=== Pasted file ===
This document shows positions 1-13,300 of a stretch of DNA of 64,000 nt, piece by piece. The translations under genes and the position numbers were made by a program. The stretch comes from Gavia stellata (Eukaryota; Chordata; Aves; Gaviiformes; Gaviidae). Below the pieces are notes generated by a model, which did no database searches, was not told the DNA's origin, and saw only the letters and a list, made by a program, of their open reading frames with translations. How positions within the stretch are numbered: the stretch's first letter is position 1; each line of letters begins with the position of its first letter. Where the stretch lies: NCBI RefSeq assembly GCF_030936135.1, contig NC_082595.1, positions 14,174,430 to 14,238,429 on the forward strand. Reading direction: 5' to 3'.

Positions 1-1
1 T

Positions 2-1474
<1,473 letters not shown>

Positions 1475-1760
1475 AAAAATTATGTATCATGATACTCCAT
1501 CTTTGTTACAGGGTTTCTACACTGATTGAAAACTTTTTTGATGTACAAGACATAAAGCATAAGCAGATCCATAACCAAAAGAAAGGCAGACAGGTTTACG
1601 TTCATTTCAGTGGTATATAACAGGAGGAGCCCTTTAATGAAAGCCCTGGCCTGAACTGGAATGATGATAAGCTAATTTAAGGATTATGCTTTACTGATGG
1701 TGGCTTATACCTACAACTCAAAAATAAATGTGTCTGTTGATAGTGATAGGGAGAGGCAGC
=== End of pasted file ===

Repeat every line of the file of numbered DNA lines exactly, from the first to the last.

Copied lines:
This document shows positions 1-13,300 of a stretch of DNA of 64,000 nt, piece by piece. The translations under genes and the position numbers were made by a program. The stretch comes from Gavia stellata (Eukaryota; Chordata; Aves; Gaviiformes; Gaviidae). Below the pieces are notes generated by a model, which did no database searches, was not told the DNA's origin, and saw only the letters and a list, made by a program, of their open reading frames with translations. How positions within the stretch are numbered: the stretch's first letter is position 1; each line of letters begins with the position of its first letter. Where the stretch lies: NCBI RefSeq assembly GCF_030936135.1, contig NC_082595.1, positions 14,174,430 to 14,238,429 on the forward strand. Reading direction: 5' to 3'.

Positions 1-1
1 T

Positions 2-1474
<1,473 letters not shown>

Positions 1475-1760
1475 AAAAATTATGTATCATGATACTCCAT
1501 CTTTGTTACAGGGTTTCTACACTGATTGAAAACTTTTTTGATGTACAAGACATAAAGCATAAGCAGATCCATAACCAAAAGAAAGGCAGACAGGTTTACG
1601 TTCATTTCAGTGGTATATAACAGGAGGAGCCCTTTAATGAAAGCCCTGGCCTGAACTGGAATGATGATAAGCTAATTTAAGGATTATGCTTTACTGATGG
1701 TGGCTTATACCTACAACTCAAAAATAAATGTGTCTGTTGATAGTGATAGGGAGAGGCAGC